Kung Fu pic

Review by C.J. Bunce

Put away what you remember (if anything) about the 1970s Kung Fu television series.  You didn’t really watch the series for David Carradine, did you?  If you were like most of the viewers, you probably showed up for the martial arts.  CW Network’s new reboot of Kung Fu is for that same audience, but it also casts a wider net.  Wednesday night Olivia Liang showed up to take the new series, CW’s Kung Fu, by storm.  You can compare it to the similar-vibed, live-action Mulan, some of your favorite recent martial arts series that have the same dramatic beats like Wu Assassins, or you can compare it to series like Charmed, Smallville, Stargirl, or Riverdale.  Fans of all these shows will get a kick out of the ease at which the CW has brought a young Chinese-American hero into our must-watch DVR queue with college student-turned-Shaolin warrior Nicky Shen.  She’s a completely modern, updated Buffy the Vampire Slayer, and she brings with her an interesting supporting cast while pulling some intrigue into the story via elements of classic Chinese mythology and history.  It’s fantasy, and its supernatural, and there’s swinging kicks and swordplay you’re not going to want to miss.

Vanessa Kai

The CW packed a lot in the pilot episode.  Viewers hear about Nicky’s backstory and see glimpses of Nicky being sent to China as some quick-scheme to arrange a marriage for her just before graduation from college.  Nicky backs out, hitching a ride with a woman who will become her shifu mentor for the next three years, Pei-ling, played by Vanessa Kai (Gotham, Orange is the New Black).  While Pei-ling tries to convince Nicky to return to her family, her palace is raided, Pei-ling is murdered, and the show’s villain, Zhilan, played by Chinese-Canadian actress Yvonne Chapman (The Crossing, The 100), takes an important weapon artifact, but not before teaching Nicky a lesson in a final combat scene.  In a flash she returns to San Francisco with a new purpose.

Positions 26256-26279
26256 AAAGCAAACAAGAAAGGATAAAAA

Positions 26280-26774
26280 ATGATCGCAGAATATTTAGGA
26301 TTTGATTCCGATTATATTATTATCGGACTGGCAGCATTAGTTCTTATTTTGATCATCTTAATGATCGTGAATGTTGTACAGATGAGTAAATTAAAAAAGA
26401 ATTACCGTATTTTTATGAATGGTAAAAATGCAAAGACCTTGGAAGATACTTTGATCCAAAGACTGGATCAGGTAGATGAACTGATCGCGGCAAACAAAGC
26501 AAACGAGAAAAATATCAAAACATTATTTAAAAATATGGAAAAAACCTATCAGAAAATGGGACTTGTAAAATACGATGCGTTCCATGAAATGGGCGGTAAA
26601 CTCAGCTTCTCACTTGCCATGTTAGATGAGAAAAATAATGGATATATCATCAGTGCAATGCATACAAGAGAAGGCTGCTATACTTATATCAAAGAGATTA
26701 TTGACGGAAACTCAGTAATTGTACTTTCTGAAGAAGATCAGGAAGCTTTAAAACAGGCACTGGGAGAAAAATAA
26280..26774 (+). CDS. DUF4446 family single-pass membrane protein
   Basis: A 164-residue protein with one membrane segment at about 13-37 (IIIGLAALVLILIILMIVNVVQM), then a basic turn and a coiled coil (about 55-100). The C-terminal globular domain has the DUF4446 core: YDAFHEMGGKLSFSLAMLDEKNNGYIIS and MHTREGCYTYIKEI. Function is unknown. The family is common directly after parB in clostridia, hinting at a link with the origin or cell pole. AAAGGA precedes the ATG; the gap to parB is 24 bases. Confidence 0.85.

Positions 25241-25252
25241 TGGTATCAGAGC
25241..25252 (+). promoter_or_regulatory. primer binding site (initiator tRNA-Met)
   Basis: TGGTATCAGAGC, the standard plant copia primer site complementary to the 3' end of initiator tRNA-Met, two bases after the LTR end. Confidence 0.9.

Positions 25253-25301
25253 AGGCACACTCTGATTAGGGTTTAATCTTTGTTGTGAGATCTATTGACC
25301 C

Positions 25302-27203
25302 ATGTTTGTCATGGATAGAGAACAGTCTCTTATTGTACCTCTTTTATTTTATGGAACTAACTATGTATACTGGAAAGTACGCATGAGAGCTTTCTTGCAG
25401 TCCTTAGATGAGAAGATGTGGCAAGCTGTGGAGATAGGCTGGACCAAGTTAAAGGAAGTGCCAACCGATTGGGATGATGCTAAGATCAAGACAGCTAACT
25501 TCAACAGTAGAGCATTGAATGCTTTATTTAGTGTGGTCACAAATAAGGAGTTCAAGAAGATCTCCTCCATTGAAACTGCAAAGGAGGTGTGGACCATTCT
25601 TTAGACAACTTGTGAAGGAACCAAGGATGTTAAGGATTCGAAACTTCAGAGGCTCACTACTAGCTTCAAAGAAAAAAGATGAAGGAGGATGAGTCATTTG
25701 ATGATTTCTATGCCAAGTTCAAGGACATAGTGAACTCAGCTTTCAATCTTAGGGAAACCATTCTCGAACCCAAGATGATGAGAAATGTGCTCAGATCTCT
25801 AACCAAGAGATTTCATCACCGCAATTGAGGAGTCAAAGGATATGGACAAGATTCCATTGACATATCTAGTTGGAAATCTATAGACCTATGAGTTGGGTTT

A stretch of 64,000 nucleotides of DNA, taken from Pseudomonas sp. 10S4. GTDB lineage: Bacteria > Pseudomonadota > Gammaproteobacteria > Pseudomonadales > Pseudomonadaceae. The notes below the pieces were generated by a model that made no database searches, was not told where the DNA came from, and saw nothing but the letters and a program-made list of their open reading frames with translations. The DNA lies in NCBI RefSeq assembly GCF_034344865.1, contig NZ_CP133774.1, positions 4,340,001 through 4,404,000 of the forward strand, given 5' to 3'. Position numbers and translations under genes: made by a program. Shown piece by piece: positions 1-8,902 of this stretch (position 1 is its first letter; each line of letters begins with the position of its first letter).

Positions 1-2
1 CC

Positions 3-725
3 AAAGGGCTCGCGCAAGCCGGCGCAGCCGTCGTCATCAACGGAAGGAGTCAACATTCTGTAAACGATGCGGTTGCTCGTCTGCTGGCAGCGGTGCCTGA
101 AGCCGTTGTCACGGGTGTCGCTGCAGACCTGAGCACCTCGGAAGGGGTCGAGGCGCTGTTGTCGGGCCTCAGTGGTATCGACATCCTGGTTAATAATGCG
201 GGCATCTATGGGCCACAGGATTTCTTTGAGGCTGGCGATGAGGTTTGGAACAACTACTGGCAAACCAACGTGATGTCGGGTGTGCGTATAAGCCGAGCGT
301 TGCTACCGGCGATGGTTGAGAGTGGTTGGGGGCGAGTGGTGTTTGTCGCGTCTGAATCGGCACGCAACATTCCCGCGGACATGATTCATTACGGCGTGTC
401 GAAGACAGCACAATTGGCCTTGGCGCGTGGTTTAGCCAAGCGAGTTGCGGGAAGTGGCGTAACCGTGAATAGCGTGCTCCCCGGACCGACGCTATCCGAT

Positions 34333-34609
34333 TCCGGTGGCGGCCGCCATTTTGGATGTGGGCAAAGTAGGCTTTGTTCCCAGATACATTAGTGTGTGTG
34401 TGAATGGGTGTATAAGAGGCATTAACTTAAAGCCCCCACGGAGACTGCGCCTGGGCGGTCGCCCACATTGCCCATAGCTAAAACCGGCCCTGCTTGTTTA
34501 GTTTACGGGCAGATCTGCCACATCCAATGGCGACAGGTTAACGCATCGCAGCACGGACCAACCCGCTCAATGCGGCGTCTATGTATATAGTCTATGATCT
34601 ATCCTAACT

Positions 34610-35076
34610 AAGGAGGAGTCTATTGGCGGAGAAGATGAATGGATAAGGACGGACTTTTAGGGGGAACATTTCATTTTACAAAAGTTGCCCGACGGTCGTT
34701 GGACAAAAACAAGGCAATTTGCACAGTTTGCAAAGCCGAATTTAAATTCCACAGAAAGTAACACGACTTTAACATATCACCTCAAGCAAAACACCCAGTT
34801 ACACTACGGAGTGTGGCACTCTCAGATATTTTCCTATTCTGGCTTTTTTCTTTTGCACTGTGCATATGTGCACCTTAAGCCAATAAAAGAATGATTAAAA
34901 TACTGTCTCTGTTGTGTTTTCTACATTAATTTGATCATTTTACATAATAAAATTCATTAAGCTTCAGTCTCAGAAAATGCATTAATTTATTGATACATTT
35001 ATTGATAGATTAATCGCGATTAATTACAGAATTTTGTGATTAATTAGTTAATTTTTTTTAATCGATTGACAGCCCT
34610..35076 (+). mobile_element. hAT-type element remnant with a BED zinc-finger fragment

And it’s San Francisco where the series takes on that familiar CW feel.  Nicky arrives at the preparation for a sister’s wedding and we meet her ex-boyfriend played by Gavin Stenhouse (Black Mirror, Major Crimes) with–oops–his new love interest–and more importantly, we meet Nicky’s new love interest and potential sparring partner in her brother’s co-worker.  Liang’s Nicky looks like a superheroine, one that would fit right in with the Arrowverse.  Kung Fu also has that fun, positive, brightly lit fantasy vibe we saw in Stargirl.  

Pilot

As predicted, the series has instant credibility with fan-favorite actor Tzi Ma playing Nicky’s father, tying the show to Wu Assassins and MulanShannon Dang (The Romanoffs) is going to be fun for viewers as Nicky’s sister, Tan Kheng Hua Tan (Crazy Rich Asians, Magnum, PI) is sufficiently persnickety as Nicky’s mother, Eddie Liu (Broad City, Silicon Valley) will make a good love interest and fighting partner as Henry, and Yvonne Chapman is a fierce and formidable enemy as Zhilan.

Kung fu 2

About ten minutes managing family issues, ten minutes developing romance, ten minutes of guidance by the ghost of Pei-ling, ten minutes of hunting the series’ Big Bad, and ten minutes on the issue of the week–if they can keep that kind of story going this could be a show that lasts a few seasons.  Look for Kung Fu airing Wednesday evenings on the CW Network.